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Old 23-02-2012, 15:33   #76
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Originally Posted by Jengordon
It looks as of the land and sea bullet is the way to go for offshore wifi? Is there any other manufacturer we should be considering? Thanks!
Mikrotik but you quickly go overkill on this.

cheers,
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Old 24-02-2012, 10:37   #77
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Re: WIFI Amplification, Feb 2012: How Far , How Fast , How Much ?

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You are mistaken. N-mode _can_ operate in wider non-standard channels, as well as narrower non-standard channels (5, 10 or 40 MHz instead of 20 MHz) but normally use exactly the same 20 MHz channels as b/g modes.

It is in fact the b-mode clients who hurt total air-bandwidth and which should be banned. When you want maximum number of standard clients on an AP, n-mode gives by far the best results. For Ubiquity hardware this is 30 simultaneously clients. If you use the Ubiquity Rocket with Airmax enabled (non-standard, clients must be Ubiquity M-series), you can have 60 simultaneous clients, because Airmax eliminates the "hidden node" problem, which is the source of all wifi evil
Nick, You're going to have to help me here.

IEEE 802.11n-2009 specifically cites 'n' as 40 MHz strapping multiple channels together. 'b' and 'g' are both 22 MHz wide. If the bandwidth changes it isn't compliant, correct?

I regularly see way over 30 boats hooked up to APs in popular anchorages using 'b' and 'g' with reasonable speeds. In places with a whole lot of boats (or iPhones, or iPads, or whatever -- check your local McDonalds or Starbucks) everything just works. 800 boats someplace like Georgetown Exumas just isn't the right fit for 'n'.

I don't have a spectrum analyzer with enough frequency coverage to look at the RF. Network analysis doesn't really help without a ton of manual work to figure out who is doing what to whom.

So what substantiation do you have the that IEEE standards aren't what is deployed?
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Old 25-02-2012, 05:31   #78
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Re: WIFI Amplification, Feb 2012: How Far , How Fast , How Much ?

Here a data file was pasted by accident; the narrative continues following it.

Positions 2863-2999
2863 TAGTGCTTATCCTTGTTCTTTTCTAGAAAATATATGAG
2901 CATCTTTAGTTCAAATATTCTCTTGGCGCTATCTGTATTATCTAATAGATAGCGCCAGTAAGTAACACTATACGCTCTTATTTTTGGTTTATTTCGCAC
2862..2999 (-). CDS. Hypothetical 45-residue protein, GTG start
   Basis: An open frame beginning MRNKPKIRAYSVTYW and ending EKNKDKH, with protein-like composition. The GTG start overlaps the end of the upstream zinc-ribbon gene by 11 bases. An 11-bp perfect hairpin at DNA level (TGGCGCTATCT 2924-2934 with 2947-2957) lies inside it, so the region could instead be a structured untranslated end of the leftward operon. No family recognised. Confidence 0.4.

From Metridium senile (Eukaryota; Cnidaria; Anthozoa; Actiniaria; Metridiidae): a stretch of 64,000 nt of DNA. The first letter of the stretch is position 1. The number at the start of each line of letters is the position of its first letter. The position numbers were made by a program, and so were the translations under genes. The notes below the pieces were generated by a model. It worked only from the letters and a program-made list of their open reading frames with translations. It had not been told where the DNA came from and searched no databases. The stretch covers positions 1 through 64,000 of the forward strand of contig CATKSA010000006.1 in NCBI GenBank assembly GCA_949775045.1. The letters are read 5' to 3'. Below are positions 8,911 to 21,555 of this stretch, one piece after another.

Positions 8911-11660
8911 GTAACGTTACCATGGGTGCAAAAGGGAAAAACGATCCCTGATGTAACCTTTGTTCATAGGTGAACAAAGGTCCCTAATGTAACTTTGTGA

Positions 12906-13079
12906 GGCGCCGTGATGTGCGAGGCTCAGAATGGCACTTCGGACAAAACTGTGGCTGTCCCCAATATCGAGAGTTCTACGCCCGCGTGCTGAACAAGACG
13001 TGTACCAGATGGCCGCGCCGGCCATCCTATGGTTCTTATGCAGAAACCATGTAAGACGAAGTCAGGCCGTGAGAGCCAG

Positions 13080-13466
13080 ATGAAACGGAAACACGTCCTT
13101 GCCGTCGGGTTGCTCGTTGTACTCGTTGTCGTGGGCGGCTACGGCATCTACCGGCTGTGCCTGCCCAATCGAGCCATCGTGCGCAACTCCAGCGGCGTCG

Auspicious,

You are looking at standardized extensions to the n-mode protocol to enable speeds up to 600Mbps. I agree that this is not realistic in busy anchorages. But n-mode also has standard low speed connection modes and public AP's limit channel width to 20 MHz. These modes which, compared to same speed g-modes, performs better than all that came before n-mode. While b-mode hurts wifi networks that support n-mode, g-mode does not.

Besides faster networks, n-mode was also developed to provide more solid networks.

Public AP's with more than 30 concurrent clients can not perform well. Research the "hidden node" problem to understand why.

ciao!
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Nick, You're going to have to help me here.

IEEE 802.11n-2009 specifically cites 'n' as 40 MHz strapping multiple channels together. 'b' and 'g' are both 22 MHz wide. If the bandwidth changes it isn't compliant, correct?

I regularly see way over 30 boats hooked up to APs in popular anchorages using 'b' and 'g' with reasonable speeds. In places with a whole lot of boats (or iPhones, or iPads, or whatever -- check your local McDonalds or Starbucks) everything just works. 800 boats someplace like Georgetown Exumas just isn't the right fit for 'n'.

I don't have a spectrum analyzer with enough frequency coverage to look at the RF. Network analysis doesn't really help without a ton of manual work to figure out who is doing what to whom.

So what substantiation do you have the that IEEE standards aren't what is deployed?
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Old 26-02-2012, 09:20   #79